Did Jesus and Mary Magdalene have a Child?
There is no historical evidence that Jesus was ever married or had children. But even if He had, there would be no theological reason to hide it. The council of Nicea, which Brown's characters claim invented Christ's divinity, is the very one that also pointed out his humanity. The Nicean Creed says explicitly that Jesus "was made man" or "became truly human." Jesus was not God in disguise--He had the full nature of God plus the full nature of humanity. In fact, if the cover up was to make Jesus look more divine, one would expect that the ecumenical councils that followed Nicea would have obscured Christ's humanity. Instead, they clarify and expand His humanness. For example, at the Council of Chalcedon in A.D. 451, the churches declared that Jesus was both God and man. He was "complete in manhood. . .truly a man. . .like us in all respects (apart from sin) . . . [because his] two natures [are] without confusion." There was nothing magical or special about Jesus' body or blood. He did not have a secret power running through his veins--He was the power. If He had married and fathered a child, it would have simply been a human child born of His human nature. It would in no way challenge or diminish His divinity. As hard as it might be for any of us to grasp how Jesus could have two natures, no one can deny that this is exactly what was believed by the creed writers--the very people The Da Vinci Code claimed were trying to cover up Christ's humanity.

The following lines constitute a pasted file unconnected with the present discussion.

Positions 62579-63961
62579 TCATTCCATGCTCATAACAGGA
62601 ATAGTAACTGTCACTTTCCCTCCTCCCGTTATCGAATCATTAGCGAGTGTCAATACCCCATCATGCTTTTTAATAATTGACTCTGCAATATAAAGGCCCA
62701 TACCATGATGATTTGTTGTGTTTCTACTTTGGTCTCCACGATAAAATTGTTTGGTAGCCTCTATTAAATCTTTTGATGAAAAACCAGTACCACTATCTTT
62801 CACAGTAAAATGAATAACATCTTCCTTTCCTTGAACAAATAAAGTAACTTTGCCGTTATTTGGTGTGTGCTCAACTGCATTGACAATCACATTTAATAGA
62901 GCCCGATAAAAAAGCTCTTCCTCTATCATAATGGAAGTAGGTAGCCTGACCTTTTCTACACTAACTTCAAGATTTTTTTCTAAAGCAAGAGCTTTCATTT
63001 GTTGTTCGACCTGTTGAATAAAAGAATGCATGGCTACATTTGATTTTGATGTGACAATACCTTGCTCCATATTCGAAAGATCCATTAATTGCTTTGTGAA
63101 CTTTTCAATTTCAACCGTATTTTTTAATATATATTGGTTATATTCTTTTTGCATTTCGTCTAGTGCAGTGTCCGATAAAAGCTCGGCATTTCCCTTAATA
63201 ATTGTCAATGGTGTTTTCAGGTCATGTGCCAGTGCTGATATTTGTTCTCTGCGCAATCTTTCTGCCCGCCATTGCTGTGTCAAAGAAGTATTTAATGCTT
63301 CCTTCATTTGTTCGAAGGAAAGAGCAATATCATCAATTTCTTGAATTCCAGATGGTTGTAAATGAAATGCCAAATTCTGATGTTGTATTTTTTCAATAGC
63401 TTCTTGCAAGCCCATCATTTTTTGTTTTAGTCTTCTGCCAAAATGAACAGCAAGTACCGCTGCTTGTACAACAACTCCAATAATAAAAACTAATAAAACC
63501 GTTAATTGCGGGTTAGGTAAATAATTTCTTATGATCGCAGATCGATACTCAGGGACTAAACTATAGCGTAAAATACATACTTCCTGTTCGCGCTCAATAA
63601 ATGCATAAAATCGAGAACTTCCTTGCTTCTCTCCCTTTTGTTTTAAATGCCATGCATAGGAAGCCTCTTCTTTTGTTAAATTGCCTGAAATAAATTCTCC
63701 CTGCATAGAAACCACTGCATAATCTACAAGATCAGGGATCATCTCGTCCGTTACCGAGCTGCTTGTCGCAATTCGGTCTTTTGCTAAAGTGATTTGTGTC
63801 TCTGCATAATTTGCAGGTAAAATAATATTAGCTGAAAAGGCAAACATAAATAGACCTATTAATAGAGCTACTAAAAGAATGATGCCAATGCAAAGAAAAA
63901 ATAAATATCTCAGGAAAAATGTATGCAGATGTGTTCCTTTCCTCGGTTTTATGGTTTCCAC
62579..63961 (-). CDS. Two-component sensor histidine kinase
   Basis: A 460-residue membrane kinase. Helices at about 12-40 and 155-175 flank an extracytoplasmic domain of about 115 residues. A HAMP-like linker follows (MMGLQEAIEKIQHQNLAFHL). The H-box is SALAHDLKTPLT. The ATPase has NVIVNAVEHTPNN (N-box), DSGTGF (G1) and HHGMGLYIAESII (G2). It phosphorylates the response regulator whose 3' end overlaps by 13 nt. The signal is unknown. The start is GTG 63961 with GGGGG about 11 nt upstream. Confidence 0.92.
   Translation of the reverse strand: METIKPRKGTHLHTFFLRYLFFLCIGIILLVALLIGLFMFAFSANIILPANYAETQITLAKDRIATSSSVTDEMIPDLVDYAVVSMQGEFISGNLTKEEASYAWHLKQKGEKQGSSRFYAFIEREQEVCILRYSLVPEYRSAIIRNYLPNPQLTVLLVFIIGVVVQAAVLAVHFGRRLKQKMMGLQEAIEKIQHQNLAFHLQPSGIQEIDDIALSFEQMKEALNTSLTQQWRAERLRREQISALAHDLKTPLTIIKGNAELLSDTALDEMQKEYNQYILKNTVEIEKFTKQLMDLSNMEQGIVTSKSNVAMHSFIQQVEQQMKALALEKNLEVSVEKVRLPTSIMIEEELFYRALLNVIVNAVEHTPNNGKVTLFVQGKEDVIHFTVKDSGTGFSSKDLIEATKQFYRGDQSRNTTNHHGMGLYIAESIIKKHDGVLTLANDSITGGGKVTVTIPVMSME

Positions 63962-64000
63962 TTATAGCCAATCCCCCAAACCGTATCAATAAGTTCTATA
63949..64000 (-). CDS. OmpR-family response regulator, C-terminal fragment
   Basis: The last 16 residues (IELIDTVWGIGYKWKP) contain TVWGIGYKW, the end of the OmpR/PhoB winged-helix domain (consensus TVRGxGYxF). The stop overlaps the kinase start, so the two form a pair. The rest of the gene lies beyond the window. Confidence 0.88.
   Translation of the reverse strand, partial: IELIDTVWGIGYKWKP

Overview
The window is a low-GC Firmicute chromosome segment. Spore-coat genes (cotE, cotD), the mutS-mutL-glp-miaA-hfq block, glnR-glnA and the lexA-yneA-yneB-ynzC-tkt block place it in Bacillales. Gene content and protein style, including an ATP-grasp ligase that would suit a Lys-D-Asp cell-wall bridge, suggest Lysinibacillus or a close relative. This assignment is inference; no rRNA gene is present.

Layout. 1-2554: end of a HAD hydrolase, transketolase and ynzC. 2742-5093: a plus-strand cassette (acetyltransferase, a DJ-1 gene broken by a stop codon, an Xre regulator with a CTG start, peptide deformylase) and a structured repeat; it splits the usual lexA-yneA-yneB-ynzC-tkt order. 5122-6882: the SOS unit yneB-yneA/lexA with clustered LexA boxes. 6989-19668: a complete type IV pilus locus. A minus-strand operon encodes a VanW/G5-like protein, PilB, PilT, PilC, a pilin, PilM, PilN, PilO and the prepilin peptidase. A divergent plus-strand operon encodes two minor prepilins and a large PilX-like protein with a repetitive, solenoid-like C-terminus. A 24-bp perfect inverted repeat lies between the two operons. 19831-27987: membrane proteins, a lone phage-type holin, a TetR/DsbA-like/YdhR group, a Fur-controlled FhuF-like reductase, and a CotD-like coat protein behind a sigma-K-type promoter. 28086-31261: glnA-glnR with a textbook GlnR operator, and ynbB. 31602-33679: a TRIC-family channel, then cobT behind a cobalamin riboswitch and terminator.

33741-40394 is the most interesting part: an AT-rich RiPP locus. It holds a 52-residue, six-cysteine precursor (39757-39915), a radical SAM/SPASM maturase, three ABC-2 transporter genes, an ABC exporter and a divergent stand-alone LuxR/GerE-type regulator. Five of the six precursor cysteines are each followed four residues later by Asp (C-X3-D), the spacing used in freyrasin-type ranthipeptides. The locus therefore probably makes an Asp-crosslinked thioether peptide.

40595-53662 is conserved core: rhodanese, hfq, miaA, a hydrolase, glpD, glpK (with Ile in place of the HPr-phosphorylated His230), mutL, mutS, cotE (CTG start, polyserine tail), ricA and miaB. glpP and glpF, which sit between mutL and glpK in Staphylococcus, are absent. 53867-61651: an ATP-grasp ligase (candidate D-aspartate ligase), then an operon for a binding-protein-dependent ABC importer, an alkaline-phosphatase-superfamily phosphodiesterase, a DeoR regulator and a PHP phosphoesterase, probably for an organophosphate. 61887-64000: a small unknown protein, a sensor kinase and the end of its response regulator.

So while the list of agreed upon scriptures developed over time, just as the church's understanding of Jesus matured over time, we can see a common thread running from the earliest Christians right up to this day. This shared belief is summarized in the Apostles' Creed and further refined in the Nicean creed. In other words, the truth that breaks The Da Vinci Code--the fact that Jesus was both fully God and fully human--has been hidden in plain sight all along. For almost 2,000 years it has been on the lips of Christians as they have repeated the ancient creeds of the church! Thus, there was never a reason to hide any aspect of Jesus' humanity. His humanity has never been a threat to the church in all of its history. However, His divinity has always been a threat, and an offense to those who do not accept the Gospel.
This docudrama answers the lingering questions and exposes the deceptions in Dan Brown's novel through interviews with book authors and leading experts. Contact Vision Video at 1-800-523-0226 or go to www.visionvideo.com.
- Bock, Darrell L. Breaking the Da Vinci Code.
- Habermas, Gary R. The Historical Jesus.
- Metzger, Bruce. The Canon of the New Testament.